"Given the kinds of statistics I've outlined - that is, too many churches for the numbers of priests and worshippers we actually have - it's no wonder that many bishops have readily borrowed ordinariate priests for their dioceses.
"Anglicanorum coetibus was, in this sense, an unexpected windfall of additional clergy. There are, I believe, currently 60 ordinariate priests on loan to the English and Welsh dioceses, with most of these assigned to parishes. I recognise, of course, the benefits and expediency of such arrangements. As it happens, I have been glad of 'borrowed' ordinariate priests in two dioceses I've lived in. Bishops need priests, and priests - and their families - need stipends. Nevertheless, I don't think the current model of plugging gaps in ordinary diocesan provision is, in the long run, a sensible one for either party.
"From my outsider's view - I'm neither a member, nor eligible to become one - the ordinariate offers the Church in England and Wales (Scotland too!) a significant pastoral opportunity: the possibility of a permanent structure, fully part of the wider Catholic community, but with its own distinctive liturgy, spirituality, musical traditions, parish culture and atmosphere. Rather than being simply a one-off fix to bring a wave of former Anglicans into full communion with Rome, it is genuinely sustainable. It is continuing to attract former Anglicans and others (not excluding other Catholics) on its own terms, while at the same time being a community in which children are brought up, who in turn bring up their own children in it.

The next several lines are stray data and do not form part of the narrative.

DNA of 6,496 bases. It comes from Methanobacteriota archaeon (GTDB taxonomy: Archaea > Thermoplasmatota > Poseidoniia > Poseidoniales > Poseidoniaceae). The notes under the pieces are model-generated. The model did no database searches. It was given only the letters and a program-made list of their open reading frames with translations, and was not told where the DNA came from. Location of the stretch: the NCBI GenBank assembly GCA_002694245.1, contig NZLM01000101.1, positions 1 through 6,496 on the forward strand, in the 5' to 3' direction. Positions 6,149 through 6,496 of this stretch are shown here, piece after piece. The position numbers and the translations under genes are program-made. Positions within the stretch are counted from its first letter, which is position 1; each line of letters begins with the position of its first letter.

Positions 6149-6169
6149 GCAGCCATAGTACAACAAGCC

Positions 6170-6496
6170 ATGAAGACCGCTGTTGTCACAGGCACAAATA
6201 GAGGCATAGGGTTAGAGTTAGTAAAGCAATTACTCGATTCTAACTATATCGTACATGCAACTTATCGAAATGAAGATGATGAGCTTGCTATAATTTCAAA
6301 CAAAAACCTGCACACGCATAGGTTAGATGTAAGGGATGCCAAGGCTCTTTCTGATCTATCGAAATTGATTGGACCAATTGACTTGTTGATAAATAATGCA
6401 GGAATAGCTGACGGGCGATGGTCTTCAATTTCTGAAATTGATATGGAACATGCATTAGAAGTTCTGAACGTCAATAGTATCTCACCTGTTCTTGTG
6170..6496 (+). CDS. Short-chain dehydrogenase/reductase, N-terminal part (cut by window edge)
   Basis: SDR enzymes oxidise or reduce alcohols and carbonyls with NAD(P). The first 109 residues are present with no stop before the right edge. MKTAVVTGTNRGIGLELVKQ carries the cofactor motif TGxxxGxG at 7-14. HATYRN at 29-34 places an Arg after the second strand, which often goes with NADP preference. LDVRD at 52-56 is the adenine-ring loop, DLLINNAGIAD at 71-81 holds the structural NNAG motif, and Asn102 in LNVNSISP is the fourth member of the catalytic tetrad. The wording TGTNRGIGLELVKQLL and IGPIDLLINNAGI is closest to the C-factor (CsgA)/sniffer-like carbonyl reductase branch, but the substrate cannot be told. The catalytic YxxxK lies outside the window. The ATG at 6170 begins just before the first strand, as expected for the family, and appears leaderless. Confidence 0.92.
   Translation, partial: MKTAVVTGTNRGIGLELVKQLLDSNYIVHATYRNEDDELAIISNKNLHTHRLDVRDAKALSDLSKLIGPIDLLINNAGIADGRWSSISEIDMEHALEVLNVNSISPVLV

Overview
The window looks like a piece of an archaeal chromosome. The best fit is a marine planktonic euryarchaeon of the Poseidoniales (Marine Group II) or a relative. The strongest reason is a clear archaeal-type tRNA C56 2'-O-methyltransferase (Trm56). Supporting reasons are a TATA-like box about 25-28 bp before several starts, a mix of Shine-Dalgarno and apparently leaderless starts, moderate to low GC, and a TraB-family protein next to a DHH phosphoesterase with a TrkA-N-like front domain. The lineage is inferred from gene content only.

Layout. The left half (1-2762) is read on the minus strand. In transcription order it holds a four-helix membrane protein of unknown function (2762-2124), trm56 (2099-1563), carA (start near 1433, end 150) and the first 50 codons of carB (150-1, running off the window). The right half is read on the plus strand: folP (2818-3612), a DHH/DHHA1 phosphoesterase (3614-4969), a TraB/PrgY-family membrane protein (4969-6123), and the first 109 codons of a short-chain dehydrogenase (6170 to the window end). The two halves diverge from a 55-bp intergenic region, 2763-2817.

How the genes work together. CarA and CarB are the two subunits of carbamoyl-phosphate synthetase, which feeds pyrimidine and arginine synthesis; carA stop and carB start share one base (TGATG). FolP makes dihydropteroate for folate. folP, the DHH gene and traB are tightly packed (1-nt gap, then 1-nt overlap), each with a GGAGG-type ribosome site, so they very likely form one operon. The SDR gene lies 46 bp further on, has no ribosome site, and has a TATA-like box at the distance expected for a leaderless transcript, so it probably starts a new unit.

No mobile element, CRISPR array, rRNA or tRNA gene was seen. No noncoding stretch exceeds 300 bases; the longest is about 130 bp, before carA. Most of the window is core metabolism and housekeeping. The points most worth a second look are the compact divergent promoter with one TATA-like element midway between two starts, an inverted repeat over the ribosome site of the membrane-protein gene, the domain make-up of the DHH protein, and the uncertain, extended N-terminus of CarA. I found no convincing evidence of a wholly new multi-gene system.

"Christ's Church has plenty of room in it for such a body, as is again amply proved by the Eastern Catholic churches ... with the ordinariate offering a niche way of 'being Church' that complements, rather than competes with, the default normal parish offering.
"I've even seen it work - in Texas, of all places. Last year I stood at the back of a packed vigil Mass at Houston's ordinariate Cathedral of our Lady of Walsingham. The next day there would be four further Masses, all using the Divine Worship missal and all similarly well attended. Around a third of those present, I was told, were former Episcopalians and their families, a third were cradle Catholics of various types, and a third were converts from otherChristian denominations, other religions, or no religion at all. ...
"From where I'm kneeling, we seem to have a God-given cure to many a diocesan bishop's headache. So why are our dioceses not queuing up for the ordinariate to take otherwise under-threat churches off their hands, and on extremely advantageous terms? This is a genuine question, for I am genuinely puzzled."
This is the end of an article by Professor Stephen Bullivant in the Catholic Herald. (Father Zed reprinted most of the aricle, but only briefly alluded to this final section.)
I have no other status in the Ordinariate than that of an incardinated retired priest. But, entirely as an individual, I agree with every word of this. I would only add something which has come to me as a widely heard rumour, with a number of sources, but for which I cannot vouch. It is that, somewhere in the Church's system, there is blockage point, a spirit of negativity, with regard to the rapid and smooth 'reordination' of former Anglican clergy ... what our jargon calls 'respraying'.
I have no idea why this should be, if indeed it is so. Might it possibly be that some bishops hope their staffing problems will soon be solved by the mass ordinations of married deacons? Or do stretched diocesan finances dictate the closure of churches and the commercial development of their sites? I dunno!
But I am kneeling somewhere very close to Professor Bullivant. If the English Bishops wanted an influx of what he describes elsewhere in his article as "dozens of young and energetic clergy, thoroughly immersed in British culture, and with years (if not decades) of pastoral experience as well", they could have them for the asking.